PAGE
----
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Verb phrases

Level: beginner

Verbs in English have four basic parts:

 Base form   -ing form    Past tense   Past participle 
work working worked worked
play playing played played
listen listening listened listened

Most verbs are regular: they have a past tense and past participle with –ed (worked, played, listened). But many of the most frequent verbs are irregular.

Level: beginner

Basic parts

Verbs in English have four basic parts:

 Base form   -ing form    Past tense   Past participle 
work working worked worked
play playing played played
listen listening listened listened

Most verbs are regular: they have a past tense and past participle with –ed (worked, played, listened). But many of the most frequent verbs are irregular.

Verb phrases

Verb phrases in English have the following forms:

  1. main verb:
  main verb  
We are here.
I like it.
Everybody saw the accident.
We laughed.  

The verb can be in the present tense (are, like) or the past tense (saw, laughed).

  1. the auxiliary verb be and a main verb in the –ing form:
  auxiliary be -ing form
Everybody is watching.
We were laughing.

A verb phrase with be and –ing expresses continuous aspect. A verb with am/is/are expresses present continuous and a verb with was/were expresses past continuous.

  1. the auxiliary verb have and a main verb in the past participle form:
  auxiliary have past participle  
They have enjoyed themselves.
Everybody has worked hard.
He had finished work.

A verb phrase with have and the past participle expresses perfect aspect. A verb with have/has expresses present perfect and a verb with had expresses past perfect.

  1. modal verb (can, could, may, might, must, shall, should, will, would) and a main verb:
  modal verb main verb
They will come.
He might come.
The verb phrase 1

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The verb phrase 2

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Level: intermediate

  1. the auxiliary verbs have and been and a main verb in the –ing form:
  auxiliary have been -ing form  
Everybody has been working hard.
He had been singing.  

A verb phrase with have been and the -ing form expresses both perfect aspect and continuous aspect. A verb with have/has expresses present perfect continuous and a verb with had expresses past perfect continuous.

  1. a modal verb and the auxiliaries be, have and have been:
  modal auxiliary verb
They will be listening.
He might have arrived.
She must have been listening.
  1. the auxiliary verb be and a main verb in the past participle form:
  auxiliary be past participle  
English is spoken all over the world.
The windows have been cleaned.  
Lunch was being served.  
The work will be finished soon.
They might have been invited to the party.

A verb phrase with be and the past participle expresses passive voice.

The verb phrase 3

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The verb phrase 4

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Level: advanced

We can use the auxiliaries do and did with the infinitive for emphasis:

It was a wonderful party. I did enjoy it.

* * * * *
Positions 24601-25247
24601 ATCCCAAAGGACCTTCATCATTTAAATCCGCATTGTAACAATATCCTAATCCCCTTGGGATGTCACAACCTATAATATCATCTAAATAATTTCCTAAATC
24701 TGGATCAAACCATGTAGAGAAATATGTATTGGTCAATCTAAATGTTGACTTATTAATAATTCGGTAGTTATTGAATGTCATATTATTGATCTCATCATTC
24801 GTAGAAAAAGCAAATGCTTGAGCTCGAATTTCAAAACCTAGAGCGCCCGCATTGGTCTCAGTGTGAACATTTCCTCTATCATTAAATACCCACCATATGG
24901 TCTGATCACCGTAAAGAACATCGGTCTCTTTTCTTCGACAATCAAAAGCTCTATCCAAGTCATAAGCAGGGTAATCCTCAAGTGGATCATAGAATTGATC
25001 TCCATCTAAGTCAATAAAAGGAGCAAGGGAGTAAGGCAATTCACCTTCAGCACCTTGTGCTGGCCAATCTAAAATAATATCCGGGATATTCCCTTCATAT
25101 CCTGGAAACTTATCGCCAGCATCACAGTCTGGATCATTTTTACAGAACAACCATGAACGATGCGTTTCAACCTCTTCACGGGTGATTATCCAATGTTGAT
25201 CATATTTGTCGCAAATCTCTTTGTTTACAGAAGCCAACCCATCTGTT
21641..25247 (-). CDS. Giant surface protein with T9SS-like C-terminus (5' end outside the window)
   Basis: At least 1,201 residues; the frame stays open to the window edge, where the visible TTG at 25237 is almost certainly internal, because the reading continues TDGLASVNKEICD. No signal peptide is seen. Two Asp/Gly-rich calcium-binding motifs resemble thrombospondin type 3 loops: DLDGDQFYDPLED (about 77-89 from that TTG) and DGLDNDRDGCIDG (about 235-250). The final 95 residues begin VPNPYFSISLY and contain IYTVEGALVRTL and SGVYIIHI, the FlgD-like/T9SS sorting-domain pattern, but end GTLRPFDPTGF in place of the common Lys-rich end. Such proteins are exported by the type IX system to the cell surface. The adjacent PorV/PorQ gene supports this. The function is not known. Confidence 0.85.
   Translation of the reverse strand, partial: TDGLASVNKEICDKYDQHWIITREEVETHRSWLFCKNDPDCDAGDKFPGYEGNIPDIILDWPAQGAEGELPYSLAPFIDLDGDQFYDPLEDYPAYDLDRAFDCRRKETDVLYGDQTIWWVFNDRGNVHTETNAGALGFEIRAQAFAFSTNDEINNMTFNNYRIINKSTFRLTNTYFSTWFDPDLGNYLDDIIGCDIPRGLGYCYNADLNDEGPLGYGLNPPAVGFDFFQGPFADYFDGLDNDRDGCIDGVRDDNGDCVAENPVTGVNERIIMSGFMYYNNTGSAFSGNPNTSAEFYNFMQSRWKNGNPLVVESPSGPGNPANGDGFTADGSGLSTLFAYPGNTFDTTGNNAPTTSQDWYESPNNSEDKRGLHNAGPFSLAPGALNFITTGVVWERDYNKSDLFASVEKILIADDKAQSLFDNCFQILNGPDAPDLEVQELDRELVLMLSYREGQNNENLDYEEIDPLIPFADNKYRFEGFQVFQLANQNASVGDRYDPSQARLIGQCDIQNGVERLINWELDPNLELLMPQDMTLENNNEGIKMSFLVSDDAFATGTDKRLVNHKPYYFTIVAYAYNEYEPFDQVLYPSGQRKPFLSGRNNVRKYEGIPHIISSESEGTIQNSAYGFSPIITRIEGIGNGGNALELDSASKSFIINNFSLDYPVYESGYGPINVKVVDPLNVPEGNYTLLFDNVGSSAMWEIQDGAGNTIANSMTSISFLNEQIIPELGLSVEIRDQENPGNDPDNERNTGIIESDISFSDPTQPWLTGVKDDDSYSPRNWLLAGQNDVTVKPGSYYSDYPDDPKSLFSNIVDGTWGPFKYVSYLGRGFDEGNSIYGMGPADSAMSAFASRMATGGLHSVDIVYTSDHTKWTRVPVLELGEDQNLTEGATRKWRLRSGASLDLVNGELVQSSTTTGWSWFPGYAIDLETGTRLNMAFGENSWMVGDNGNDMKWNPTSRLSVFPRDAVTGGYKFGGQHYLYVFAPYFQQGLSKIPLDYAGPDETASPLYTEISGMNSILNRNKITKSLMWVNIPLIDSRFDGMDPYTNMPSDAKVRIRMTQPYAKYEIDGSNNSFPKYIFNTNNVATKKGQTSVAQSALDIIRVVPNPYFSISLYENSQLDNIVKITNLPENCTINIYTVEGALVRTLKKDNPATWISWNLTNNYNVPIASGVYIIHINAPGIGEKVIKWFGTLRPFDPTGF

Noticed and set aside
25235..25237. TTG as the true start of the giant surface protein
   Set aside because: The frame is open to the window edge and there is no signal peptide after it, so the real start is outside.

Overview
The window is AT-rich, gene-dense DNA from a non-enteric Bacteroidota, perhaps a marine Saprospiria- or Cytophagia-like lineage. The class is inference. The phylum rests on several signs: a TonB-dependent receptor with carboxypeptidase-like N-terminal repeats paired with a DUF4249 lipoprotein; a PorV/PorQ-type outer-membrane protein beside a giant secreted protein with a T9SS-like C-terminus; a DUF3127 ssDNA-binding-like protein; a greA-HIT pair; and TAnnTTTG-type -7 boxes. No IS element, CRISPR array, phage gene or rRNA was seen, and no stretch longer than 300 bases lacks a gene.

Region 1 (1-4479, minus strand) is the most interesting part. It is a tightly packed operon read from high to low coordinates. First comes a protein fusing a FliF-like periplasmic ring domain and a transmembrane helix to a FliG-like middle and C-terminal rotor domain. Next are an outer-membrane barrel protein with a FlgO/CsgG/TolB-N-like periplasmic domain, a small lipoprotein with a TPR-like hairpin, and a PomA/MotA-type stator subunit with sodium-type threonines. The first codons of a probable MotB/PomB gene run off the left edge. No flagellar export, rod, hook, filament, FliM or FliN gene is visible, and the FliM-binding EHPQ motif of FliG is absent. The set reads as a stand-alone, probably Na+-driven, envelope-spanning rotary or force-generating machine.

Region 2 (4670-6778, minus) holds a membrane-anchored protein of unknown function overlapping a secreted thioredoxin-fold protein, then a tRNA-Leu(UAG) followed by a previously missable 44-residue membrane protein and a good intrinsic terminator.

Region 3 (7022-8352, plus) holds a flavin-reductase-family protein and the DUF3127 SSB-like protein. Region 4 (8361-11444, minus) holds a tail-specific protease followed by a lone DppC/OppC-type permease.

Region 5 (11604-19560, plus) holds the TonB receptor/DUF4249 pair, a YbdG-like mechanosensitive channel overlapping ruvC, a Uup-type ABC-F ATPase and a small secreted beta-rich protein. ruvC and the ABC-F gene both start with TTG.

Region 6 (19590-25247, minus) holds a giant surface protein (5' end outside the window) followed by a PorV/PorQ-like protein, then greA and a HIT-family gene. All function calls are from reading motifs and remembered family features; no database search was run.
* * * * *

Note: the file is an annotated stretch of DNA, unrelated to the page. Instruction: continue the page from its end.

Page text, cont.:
I do agree with you. I think you are absolutely right.

We can also use do for polite invitations:

Do come and see us some time.
There will be lots of people there. Do bring your friends.

Comments

Hello,
I would like to ask which of the following are correct
1.Which verb do we use after an online interview?
It was lovely to meeting you or it was lovely talking to you.
2.Is it to.. meeting/talking to you or
Meeting/talking you?
Thank you in advance

Hello,
I would like to ask the following
Future arrangements present simple and present continuous
1.The train leaves at 8 o clock. This is clear, it is present simple but sometimes to me is not clear for example
I am meeting Paul at eight
But what about future arrangements? What is the difference between the two tenses?
Thank you in advance

Hello,
I would like to ask which of the following is correct
1.Thank you for letting me know or
2. Thank you for letting me to know?
Thank you in advance

Hello agie

You can find the answer to this in the 'make' and 'let' section of this Verbs page.

All the best

Kirk

The LearnEnglish Team

Thank you for your reply. I suppose thank you for letting me know.
However letting is ok?
Thank you in advance

Hello agie

Yes, 'thank you for letting me know' is the correct form. There's no way of making the phrase shorter other than 'thank you', i.e. 'thank you for letting' is not used. It's either 'thank you' or 'thank you (or 'thanks') for letting me know'.

All the best

Kirk

The LearnEnglish Team

Hello,
I would like to ask which of the following is correct.
1.I met him/her 2 years ago. We have become best friends since then OR
2. We became friends two years ago
Thank you in advance

Hello agie,

Both are possible. If you use became then you are telling us about an event which happened two years in the past.

If you use have become then you are telling us about a process which developed from a point in the past up to the present, resulting in a present situation.

The choice really depends on what the speaker chooses to emphasise.

 

Peter

The LearnEnglish Team

Hello,
I would like to ask which of the following is correct
When someone is a student at a university, in the first or second year(4 year duration) then we say
1.He studies at the university Or
2.He is studying at the university?
Thank you in advance

Hello agie

The second one is correct.

All the best

Kirk

The LearnEnglish Team

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